in

DR MARTIN SCURR answers your health questions

I suffer from weird sweating on the left side of my body. I get a red line down my face when it’s really bad and sweat is dripping on to my forehead, while my right side is very dry. I’m 53 and this has been going on for more than ten years. I’m worried there’s a serious underlying health issue.

Dawn Anderson, by email.

Thank you for writing to me about this unusual experience, as I suspect there will be others who have it but who do not know the cause.

What you have is a puzzling condition called Harlequin syndrome which, although troublesome and sometimes embarrassing, is not sinister. 

The disorder is due to an abnormality of the nerves controlling blood flow in the vessels supplying the skin of your face, neck, and the upper part of the chest.

Flushing and sweating induced by exercise or hot conditions — or even emotional situations — is part of a normal response by the autonomic nervous system, which controls systems that are regulated subconsciously, such as our breathing.

So what might be disrupting the nerves on the dry, non-flushing side of your face and neck? [File photo]

So what might be disrupting the nerves on the dry, non-flushing side of your face and neck? [File photo]

Harlequin syndrome arises from a malfunction which stops the autonomic nervous system communicating with one side of your body as normal (in your case, the right side), meaning it does not flush or sweat.

It is thought that this triggers worse flushing on the opposite side where function is normal (in your case, the left side).

So what might be disrupting the nerves on the dry, non-flushing side of your face and neck? 

Often the diagnosis focuses on junction boxes (a point where different nerves meet and combine), which include the stellate ganglion (in the front of the neck) and the superior cervical ganglion (in the upper-neck).

These are close to the spine and, possibly, at some stage, damage or a twisting of your neck or the upper part of the spine in the neck might have affected the nerves on that one side.

This could have happened at birth or in an accident later in life. It might be that excessive sweating occurring in the lead up to the menopause caused the symptoms to become more evident than they were earlier in life.

Although there is nothing sinister about this condition, I am sorry to tell you that there is no treatment for it. That said, the measures you say in your longer letter that you have taken for your comfort, such as refraining from wearing make-up, sound advisable.

I am 69 and have had higher than normal eye pressure for years, although I do not have glaucoma. I want to use a nasal spray for my allergic rhinitis, but they all state: ‘Check if you have high eye pressure.’

K. Williams, Bingham, Notts. 

Glaucoma is a group of eye disorders which, until some years ago, were thought to be due to increased pressure within the eye putting pressure on the optic nerve. The condition causes gradual narrowing of vision, and blindness if left untreated.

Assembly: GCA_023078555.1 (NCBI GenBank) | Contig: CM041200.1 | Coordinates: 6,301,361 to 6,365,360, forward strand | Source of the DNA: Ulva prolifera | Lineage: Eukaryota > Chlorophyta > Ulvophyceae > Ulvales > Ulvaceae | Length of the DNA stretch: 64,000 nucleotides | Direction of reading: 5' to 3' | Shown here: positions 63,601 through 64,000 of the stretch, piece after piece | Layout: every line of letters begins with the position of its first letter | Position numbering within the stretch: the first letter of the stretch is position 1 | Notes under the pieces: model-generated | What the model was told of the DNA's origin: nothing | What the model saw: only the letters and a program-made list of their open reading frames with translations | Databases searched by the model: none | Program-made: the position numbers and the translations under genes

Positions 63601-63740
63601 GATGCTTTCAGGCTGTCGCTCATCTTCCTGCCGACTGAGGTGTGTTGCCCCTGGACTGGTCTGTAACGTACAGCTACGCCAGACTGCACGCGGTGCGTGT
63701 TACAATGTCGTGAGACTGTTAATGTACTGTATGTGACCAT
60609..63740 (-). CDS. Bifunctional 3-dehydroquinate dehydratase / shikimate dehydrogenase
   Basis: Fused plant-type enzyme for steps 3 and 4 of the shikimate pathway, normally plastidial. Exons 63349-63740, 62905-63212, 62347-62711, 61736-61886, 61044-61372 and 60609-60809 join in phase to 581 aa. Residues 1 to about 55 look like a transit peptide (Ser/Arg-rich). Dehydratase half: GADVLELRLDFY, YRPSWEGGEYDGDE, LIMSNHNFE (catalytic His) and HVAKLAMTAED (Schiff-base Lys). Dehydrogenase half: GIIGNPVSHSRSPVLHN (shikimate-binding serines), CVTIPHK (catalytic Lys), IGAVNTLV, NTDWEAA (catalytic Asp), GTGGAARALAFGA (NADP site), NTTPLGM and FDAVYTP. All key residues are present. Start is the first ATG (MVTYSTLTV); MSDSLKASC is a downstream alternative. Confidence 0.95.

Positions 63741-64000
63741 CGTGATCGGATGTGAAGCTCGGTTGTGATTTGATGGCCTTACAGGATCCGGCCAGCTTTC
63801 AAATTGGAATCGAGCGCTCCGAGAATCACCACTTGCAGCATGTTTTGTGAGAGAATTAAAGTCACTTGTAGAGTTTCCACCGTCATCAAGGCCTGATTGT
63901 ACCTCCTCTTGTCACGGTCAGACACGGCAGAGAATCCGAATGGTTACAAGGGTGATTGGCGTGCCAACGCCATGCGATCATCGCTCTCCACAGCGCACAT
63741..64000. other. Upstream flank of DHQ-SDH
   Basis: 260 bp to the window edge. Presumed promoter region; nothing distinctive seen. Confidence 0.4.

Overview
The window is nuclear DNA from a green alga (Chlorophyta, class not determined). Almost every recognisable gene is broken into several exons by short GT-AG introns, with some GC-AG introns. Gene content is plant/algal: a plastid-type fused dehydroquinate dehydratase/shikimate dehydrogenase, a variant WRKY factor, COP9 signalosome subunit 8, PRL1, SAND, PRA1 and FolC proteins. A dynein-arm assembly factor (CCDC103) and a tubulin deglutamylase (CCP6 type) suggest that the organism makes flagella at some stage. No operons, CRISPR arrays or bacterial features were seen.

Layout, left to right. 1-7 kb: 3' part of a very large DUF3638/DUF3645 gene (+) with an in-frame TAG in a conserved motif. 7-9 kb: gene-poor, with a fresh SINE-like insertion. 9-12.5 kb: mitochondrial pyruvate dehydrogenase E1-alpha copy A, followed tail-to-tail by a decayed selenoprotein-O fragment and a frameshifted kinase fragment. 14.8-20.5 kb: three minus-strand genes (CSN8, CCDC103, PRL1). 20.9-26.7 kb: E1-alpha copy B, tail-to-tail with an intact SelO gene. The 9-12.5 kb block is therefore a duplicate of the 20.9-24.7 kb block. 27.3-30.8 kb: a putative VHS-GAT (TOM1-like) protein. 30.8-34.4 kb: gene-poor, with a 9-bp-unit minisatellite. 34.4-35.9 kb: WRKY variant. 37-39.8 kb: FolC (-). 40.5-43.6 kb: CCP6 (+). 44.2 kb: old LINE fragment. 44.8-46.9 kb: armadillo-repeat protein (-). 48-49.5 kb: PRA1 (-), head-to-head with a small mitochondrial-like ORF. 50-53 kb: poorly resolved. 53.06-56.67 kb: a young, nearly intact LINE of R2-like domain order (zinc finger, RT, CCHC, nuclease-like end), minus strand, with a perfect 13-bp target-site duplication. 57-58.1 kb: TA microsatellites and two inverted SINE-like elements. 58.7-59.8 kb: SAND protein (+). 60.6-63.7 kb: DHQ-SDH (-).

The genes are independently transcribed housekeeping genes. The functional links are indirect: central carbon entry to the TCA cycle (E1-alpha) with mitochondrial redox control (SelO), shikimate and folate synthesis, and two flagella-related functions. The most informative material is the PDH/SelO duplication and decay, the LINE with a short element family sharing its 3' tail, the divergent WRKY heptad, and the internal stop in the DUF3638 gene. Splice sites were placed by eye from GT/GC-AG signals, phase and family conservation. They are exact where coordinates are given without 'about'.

But it is now realised that the cause is not elevated pressure (though that is a risk factor), but neuropathy, a form of nerve damage leading to the loss of nerve cells in the retina, the light-sensitive area at the back of the eye.

In some cases, the use of steroids — such as those in many nasal sprays for rhinitis (swelling of the mucous membrane lining the nose, which causes a runny nose or stuffiness) — can be a trigger for glaucoma as they can increase eye pressure, particularly if the patient has raised pressure, as you do.

Glaucoma is a group of eye disorders which, until some years ago, were thought to be due to increased pressure within the eye putting pressure on the optic nerve [File photo]

Glaucoma is a group of eye disorders which, until some years ago, were thought to be due to increased pressure within the eye putting pressure on the optic nerve [File photo]

But research shows that newer types of steroid nasal sprays do not increase eye pressure; these include mometasone and fluticasone, which may be safer as they are less readily absorbed through the tissues.

That said, it is probably safest to avoid nasal steroids altogether.

Instead, you can use a nasal antihistamine spray, such as azelastine, which will need to be prescribed by your GP. This is superior to oral antihistamines and just as effective as the potent fluticasone.

You should find that azelastine is rapidly effective in suppressing your rhinitis.

Write to Dr Scurr 

Write  to Dr Scurr at Good Health, Daily Mail, 2 Derry Street, London W8 5TT or email [email protected] — include your contact details. Dr Scurr cannot enter into personal correspondence.

Replies should be taken in a general context and always consult your own GP with any health worries.

Source link

Jockey Club chief executive resigns

New South Wales records 13 new COVID-19 cases on Tuesday